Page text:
This January thousands of shark fins were found being dried on rooftops in Hong Kong. Traders, who previously used to let shark fins dry on the sidewalk, seem to have found a better place for this activity, out of the public eye. Passers by had complained before, yet Hong Kong is the world's biggest shark fin importer.
The traditional method of shark fin drying in Hong Kong used to be on the sidewalk. Despite a partial ban, the EU has been one of the biggest shark fin exporters to the Asian market. The European Parliament decided in November 2012 to close a loophole which had allowed finning to continue. The tightening up of the law is now expected to help shark numbers in European waters.
The shark's fin is key for the animal's survival as it helps them swim and steer themselves. Generally, most shark traders return sharks into the water once they have removed the fin. Without this important appendage the sharks are unable to move normally and often suffocate on the sea bed floor.
Shark fins are supposed to rejuvenate, enhance the skin and act as an aphrodisiac. Experts say that the huge worldwide shark fin demand is not sustainable. According to the International Shark Attack File, 30 to 70 million sharks die every year at the hands of fish traders.
Shark fins are categorized as a delicacy in Asia, not because of the taste, but mainly due to the fine texture. They are served in a soup on special occasions, like at weddings or at the closing of successful business deals, and are meant to be a symbol of honor and wealth.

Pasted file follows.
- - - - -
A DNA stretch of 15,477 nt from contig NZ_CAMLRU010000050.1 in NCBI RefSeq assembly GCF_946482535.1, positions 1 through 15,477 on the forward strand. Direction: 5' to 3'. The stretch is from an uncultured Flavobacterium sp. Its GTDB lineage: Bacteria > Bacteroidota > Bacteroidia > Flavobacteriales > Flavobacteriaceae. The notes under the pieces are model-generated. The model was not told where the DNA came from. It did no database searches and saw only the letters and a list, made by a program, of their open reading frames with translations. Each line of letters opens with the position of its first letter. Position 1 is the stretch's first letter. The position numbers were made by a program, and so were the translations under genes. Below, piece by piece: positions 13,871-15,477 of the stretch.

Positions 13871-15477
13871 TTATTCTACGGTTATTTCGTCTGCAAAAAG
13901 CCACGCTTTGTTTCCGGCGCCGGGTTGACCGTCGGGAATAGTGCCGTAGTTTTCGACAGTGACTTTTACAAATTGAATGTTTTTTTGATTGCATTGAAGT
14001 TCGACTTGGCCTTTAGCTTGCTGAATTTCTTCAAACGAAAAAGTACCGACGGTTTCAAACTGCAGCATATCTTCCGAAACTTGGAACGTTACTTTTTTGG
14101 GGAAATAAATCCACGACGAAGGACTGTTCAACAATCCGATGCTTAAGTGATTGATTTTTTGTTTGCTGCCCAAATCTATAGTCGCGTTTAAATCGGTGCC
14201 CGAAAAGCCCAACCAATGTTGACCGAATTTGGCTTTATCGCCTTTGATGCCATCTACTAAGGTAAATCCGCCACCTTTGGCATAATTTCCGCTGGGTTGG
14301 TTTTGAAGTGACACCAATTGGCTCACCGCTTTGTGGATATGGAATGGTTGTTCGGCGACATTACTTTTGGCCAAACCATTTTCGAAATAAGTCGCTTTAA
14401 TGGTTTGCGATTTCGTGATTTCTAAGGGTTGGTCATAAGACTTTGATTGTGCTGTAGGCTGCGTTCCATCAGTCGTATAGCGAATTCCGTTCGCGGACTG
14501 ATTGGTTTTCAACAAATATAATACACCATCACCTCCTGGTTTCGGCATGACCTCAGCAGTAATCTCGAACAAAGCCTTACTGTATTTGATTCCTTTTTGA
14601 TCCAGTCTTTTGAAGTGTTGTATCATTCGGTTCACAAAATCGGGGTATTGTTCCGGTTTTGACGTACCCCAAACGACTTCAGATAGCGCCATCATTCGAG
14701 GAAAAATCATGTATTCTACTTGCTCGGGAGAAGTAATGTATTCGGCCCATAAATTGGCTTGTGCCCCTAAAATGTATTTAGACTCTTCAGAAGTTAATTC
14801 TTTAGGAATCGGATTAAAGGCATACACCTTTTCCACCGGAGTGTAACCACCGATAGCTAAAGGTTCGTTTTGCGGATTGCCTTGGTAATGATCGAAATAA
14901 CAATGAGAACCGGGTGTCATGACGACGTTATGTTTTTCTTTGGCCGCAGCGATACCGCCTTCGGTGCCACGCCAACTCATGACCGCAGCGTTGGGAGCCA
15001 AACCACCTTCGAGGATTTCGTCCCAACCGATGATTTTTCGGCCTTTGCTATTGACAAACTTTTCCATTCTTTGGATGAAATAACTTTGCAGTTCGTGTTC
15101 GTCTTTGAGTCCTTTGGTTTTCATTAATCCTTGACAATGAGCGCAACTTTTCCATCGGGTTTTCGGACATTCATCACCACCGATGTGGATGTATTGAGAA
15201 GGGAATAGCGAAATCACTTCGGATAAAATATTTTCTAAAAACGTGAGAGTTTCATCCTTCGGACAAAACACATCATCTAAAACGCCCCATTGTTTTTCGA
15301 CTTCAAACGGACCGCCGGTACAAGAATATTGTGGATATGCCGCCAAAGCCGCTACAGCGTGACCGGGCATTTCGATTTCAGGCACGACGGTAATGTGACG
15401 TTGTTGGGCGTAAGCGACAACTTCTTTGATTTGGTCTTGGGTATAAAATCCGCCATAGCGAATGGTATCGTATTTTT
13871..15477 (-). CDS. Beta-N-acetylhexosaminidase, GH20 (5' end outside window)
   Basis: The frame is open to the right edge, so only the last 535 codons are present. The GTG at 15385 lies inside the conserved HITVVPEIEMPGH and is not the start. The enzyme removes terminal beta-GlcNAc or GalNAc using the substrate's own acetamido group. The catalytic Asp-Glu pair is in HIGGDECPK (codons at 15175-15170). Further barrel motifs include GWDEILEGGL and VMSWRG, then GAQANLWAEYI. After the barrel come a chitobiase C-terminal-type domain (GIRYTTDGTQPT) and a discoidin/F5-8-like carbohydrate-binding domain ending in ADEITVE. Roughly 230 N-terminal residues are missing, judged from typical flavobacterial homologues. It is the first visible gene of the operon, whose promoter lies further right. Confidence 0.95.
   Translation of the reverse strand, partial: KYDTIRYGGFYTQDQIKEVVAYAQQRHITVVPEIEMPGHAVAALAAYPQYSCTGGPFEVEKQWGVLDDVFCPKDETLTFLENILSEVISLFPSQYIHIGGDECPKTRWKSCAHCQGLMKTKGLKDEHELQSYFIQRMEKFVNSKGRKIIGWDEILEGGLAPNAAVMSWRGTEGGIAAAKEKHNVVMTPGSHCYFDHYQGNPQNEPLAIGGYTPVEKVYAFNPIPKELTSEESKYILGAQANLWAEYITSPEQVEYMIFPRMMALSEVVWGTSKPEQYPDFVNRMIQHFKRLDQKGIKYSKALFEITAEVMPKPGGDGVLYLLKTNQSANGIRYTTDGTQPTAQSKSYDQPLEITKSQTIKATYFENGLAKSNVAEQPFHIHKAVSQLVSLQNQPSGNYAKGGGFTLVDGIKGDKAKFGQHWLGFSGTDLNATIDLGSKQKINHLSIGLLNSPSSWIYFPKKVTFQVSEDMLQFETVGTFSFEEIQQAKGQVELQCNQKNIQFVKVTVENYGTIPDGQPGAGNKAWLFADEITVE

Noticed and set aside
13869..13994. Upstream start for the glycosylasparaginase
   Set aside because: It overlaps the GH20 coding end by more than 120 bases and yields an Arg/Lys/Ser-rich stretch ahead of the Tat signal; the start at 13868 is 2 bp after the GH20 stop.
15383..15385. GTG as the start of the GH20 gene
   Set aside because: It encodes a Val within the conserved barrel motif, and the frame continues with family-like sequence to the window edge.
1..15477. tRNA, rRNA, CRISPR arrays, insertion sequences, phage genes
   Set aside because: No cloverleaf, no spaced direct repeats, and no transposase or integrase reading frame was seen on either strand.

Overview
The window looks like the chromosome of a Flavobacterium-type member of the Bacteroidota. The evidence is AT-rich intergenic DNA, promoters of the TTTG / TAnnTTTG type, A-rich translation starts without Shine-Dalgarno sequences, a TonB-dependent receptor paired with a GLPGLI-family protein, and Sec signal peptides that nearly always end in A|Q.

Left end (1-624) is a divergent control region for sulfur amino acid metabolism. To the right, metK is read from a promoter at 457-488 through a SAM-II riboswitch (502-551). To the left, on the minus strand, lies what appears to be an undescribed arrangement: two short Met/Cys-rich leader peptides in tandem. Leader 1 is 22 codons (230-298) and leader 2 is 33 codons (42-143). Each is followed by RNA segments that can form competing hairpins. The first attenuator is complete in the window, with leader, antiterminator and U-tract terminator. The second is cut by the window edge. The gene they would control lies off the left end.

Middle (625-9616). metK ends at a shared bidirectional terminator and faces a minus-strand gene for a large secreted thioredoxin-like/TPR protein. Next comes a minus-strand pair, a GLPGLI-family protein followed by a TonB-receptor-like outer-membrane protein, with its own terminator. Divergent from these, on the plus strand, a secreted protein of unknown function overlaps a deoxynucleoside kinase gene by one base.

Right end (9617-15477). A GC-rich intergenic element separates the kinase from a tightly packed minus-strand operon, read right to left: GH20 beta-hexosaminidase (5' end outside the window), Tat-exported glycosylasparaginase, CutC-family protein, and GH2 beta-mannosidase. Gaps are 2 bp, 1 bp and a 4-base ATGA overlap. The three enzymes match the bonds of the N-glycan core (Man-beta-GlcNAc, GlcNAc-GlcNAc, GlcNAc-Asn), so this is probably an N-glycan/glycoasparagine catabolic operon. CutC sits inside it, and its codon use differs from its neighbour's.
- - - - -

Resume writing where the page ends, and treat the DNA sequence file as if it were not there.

Protests against shark fin consumption in Hong Kong are pretty common. Students from the American International School protested last year by 'plankmobbing' with fake shark fins tied to their backs. The Hong Kong Shark Foundation has asked Leung Chun-ying, Chief executive and President of the Executive Council of Hong Kong, to urgently address the issue.
Due to over-fishing, many different species of shark are starting to become affected by the finning trade. This is because most sharks have low reproduction rates and often they are finned before they even get to have their first offspring. The Shark Truth foundation says 25 species of sharks and rays are at risk of extinction in the near future.
Some say the issue of shark finning has struggled to get mainstream attention worldwide because of the animal's willingness to attack humans. According to the International Shark Attack File reports, some 125 shark attacks were documented worldwide in 2011. Of these, 75 were unprovoked and 12 were fatal.
Recent finds in Hong Kong show that the international shark fin trading industry is continuing to flourish, albeit out of sight. Environmental activists say the industry needs to be stopped.